Mighty River Power has banked $40.5 million in return for the sale of a further 10 per cent stake in its two geothermal joint ventures with the Tauhara North No 2 Trust, in the central North Island.
The sale reflects an existing agreement with the tribal incorporation, affiliated with the Ngati Tahu iwi, allowing it to buy the additional stake in joint ventures covering ownership of the Rotokawa geothermal steamfield and the 140 Megawatt Nga Awa Purua geothermal power station. The agreement allows Tauhara North to purchase the increased stake for a pre-agreed price, and to raise its stake further if desired, subject to revaluation of the assets.
MRP’s share of both joint ventures now sits at 65 per cent.
The joint venture relationship covers the Rotokawa steamfield, which powers the 34MWRotokawa power station, built in 2000, and the 140MW Nga Awa Purua station, which began production in 2010.
An executive officer of the trust, Aroha Campbell, told BusinessDesk the transaction had “nothing to do” with the partial privatisation of MRP, which expected later this year as the government embarks on the sale of minority stakes in four state-owned energy companies. MRP will be first to go to market.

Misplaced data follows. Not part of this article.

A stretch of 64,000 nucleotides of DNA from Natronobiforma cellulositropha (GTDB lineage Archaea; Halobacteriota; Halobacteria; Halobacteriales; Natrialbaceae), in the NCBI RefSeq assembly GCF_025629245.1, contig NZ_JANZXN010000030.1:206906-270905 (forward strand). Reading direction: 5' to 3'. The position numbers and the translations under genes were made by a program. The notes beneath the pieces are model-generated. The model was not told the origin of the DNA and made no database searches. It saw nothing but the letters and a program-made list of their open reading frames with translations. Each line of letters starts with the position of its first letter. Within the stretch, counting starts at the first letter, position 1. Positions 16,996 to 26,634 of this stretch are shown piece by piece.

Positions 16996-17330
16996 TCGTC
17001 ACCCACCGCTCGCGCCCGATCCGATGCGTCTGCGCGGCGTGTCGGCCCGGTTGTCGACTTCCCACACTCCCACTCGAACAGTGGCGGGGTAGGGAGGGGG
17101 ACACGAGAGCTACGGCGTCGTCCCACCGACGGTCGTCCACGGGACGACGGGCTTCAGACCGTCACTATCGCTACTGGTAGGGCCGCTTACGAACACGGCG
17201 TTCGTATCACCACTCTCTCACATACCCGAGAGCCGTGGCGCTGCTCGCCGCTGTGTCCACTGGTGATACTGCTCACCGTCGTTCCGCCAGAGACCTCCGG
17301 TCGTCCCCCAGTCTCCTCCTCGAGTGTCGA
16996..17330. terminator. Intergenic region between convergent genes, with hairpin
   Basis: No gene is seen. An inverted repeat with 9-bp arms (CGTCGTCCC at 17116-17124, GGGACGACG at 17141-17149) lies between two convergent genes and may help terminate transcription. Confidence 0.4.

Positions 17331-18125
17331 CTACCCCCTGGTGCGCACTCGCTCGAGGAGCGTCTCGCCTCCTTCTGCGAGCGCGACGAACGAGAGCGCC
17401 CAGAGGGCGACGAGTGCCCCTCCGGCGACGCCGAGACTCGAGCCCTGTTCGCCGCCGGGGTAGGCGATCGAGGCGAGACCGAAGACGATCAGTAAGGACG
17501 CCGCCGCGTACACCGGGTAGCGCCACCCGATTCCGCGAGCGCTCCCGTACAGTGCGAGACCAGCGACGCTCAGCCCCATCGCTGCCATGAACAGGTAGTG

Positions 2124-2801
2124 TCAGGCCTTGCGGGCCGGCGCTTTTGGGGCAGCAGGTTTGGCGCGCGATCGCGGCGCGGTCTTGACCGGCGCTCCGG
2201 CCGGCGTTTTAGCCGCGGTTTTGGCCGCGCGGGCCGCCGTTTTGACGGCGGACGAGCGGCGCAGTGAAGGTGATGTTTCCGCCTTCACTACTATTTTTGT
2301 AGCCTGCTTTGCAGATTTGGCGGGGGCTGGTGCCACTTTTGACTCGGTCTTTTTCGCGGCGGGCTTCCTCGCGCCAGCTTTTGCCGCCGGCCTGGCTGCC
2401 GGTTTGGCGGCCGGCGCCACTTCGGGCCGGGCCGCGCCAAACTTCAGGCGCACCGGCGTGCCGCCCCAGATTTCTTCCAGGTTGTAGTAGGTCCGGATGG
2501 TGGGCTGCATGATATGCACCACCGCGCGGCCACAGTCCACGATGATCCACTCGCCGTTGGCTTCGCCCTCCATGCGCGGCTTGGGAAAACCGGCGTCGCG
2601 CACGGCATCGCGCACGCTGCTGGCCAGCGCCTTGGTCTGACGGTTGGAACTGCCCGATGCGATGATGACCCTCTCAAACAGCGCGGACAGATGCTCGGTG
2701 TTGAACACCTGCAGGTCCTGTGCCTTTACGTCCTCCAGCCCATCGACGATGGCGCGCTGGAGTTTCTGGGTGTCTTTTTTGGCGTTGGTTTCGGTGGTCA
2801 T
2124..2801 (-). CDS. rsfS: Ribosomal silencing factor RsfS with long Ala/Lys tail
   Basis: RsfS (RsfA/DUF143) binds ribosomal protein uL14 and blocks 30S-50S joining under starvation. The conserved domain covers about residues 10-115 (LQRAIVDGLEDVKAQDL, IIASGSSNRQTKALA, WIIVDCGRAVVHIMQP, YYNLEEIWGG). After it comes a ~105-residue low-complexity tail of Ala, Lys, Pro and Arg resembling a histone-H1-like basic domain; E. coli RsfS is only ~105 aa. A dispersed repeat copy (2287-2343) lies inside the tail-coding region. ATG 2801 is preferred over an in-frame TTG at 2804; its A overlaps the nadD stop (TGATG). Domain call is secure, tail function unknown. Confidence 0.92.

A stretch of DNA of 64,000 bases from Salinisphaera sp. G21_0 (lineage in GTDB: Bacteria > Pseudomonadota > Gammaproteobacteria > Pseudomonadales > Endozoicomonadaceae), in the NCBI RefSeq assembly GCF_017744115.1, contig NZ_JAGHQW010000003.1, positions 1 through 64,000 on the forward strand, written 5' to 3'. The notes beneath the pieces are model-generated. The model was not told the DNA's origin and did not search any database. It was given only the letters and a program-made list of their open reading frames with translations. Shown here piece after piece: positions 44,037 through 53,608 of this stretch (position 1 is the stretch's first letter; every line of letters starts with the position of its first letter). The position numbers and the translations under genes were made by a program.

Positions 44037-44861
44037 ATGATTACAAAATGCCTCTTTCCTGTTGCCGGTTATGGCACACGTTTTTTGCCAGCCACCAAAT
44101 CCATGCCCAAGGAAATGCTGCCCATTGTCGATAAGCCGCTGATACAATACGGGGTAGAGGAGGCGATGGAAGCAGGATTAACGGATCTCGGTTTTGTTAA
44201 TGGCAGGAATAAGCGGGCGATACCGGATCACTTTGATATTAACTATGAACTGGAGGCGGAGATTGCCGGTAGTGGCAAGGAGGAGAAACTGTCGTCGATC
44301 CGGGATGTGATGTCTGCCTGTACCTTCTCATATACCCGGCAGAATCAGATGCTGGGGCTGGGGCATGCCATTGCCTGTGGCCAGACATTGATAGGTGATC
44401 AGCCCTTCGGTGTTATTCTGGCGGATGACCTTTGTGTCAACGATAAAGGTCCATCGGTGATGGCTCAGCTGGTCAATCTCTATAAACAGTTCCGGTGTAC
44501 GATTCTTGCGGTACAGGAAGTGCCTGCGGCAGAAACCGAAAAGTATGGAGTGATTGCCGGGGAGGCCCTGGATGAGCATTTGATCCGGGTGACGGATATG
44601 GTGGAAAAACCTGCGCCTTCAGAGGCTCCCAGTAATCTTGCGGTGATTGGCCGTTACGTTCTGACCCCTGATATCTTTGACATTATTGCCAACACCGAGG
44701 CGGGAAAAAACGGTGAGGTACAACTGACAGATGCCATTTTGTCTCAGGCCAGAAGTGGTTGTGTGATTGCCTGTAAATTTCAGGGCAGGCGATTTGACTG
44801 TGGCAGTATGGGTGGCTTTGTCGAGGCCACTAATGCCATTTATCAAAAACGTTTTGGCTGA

The Auckland-based generator-retailer recently realised $7 million in value from its share of credits under the now-defunct Projects for Reducing Emissions scheme, created by the Nga Awa Purua project.
MRP has also committed to building a fifth geothermal plant to its fleet, the 82MW, $446 million Nga Tamariki project, which it is pursuing alone.
MRP said in its annual report for the year to June 30 that it had total debt facilities of more than $1.3 billion, with available headroom of more than $300 million, and that this had been significant in allowing Nga Tamariki to proceed, while allowing the company also to make its $250 million commitment to the GeoGlobal Energy Fund – an international geothermal energy joint venture.